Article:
Blood pressure and interactions between the angiotensin polymorphism AGT M235T and sodium intake: a cross-sectional population study.
The American Journal of Clinical Nutrition 2008 ; 88: 392-7.
Norat T, Bowman R, Luben R, Welch A, Khaw KT, Wareham NJ, Bingham S
DOI : 10.1093/ajcn/88.2.392
PubMed ID : 18689375
PMCID : 0
URL : https://pubmed.ncbi.nlm.nih.gov/18689375/
Intervention studies have indicated an interaction between the blood pressure response to a low-sodium or a low-fat and high-fruit and -vegetable diet and the angiotensinogen gene (AGT) polymorphisms G-6A and M235T.
We investigated whether this interaction is also present in a large free-living population.
Urinary sodium, potassium as biomarkers of intake, and blood pressure were measured in 11 384 men and women aged 45-79 y participating in the Norfolk arm of the European Prospective Investigation of Nutrition and Cancer (EPIC). The M235T polymorphism was assessed by pyrosequencing.
Highly significant associations between sodium and blood pressure were shown for all genotypes (P < 0.001), but the regression coefficient for systolic blood pressure associated with each unit of sodium for each of the MT and TT genotypes was approximately double that for the MM homozygotes (P < 0.001 for heterogeneity between genotypes). Differences were evident at high exposures to sodium but not at low exposures. There were no significant associations between blood pressure and dietary or urinary potassium.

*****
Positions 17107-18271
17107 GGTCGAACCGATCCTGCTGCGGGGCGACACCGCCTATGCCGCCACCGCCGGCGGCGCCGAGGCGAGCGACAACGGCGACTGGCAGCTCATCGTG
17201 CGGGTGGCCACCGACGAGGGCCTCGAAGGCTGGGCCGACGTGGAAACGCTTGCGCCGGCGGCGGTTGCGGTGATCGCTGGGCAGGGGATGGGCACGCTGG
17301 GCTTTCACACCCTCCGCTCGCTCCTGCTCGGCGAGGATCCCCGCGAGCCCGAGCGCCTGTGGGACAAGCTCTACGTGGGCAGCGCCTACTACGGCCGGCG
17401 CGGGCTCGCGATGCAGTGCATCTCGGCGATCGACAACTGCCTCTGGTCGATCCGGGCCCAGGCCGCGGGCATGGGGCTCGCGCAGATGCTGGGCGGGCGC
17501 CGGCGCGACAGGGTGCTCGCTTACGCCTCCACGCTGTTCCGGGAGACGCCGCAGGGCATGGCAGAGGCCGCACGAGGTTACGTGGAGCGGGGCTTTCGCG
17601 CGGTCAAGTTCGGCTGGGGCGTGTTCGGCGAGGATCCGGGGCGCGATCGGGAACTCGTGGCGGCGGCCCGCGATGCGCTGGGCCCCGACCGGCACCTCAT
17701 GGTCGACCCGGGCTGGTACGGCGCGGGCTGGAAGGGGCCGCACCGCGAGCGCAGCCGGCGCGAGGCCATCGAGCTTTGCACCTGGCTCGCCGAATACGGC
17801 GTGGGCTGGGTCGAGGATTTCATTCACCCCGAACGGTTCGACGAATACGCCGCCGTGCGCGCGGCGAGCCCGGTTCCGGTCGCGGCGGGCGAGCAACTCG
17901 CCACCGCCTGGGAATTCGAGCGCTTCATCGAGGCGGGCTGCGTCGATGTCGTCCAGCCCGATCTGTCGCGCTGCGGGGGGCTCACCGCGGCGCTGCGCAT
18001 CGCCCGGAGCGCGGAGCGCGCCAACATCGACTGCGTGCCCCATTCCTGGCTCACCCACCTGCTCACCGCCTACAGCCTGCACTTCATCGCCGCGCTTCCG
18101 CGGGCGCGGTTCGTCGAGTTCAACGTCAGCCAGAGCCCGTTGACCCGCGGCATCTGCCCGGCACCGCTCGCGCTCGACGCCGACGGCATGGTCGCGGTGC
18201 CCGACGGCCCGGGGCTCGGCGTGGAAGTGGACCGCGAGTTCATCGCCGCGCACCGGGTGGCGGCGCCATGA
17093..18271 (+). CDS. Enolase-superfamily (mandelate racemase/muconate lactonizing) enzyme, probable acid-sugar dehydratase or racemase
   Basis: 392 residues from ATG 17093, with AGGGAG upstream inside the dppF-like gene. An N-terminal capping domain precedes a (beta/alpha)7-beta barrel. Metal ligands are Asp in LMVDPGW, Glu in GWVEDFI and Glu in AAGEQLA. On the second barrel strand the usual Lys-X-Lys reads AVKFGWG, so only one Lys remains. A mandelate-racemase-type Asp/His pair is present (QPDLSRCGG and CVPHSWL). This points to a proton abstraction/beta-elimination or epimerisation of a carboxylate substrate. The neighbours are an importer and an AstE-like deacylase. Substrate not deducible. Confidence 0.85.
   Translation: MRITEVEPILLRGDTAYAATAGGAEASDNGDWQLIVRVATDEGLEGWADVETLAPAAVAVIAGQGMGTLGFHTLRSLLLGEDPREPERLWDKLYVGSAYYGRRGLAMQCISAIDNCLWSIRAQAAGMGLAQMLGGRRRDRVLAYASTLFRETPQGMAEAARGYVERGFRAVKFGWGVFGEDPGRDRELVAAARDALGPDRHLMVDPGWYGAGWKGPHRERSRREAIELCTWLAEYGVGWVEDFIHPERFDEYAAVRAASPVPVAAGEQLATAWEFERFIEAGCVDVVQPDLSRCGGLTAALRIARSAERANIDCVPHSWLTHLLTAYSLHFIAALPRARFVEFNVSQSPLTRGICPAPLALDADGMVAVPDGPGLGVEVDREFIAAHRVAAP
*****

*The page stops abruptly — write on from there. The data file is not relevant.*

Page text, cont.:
This large cross-sectional study supports public health recommendations to reduce salt consumption in the population as a whole, and it confirms intervention trial data showing the greatest response to intervention in persons with the AA and TT genotype in the AGT G-6A and M235T polymorphisms. Genotype effects in populations at low exposure to sodium are not likely to be seen.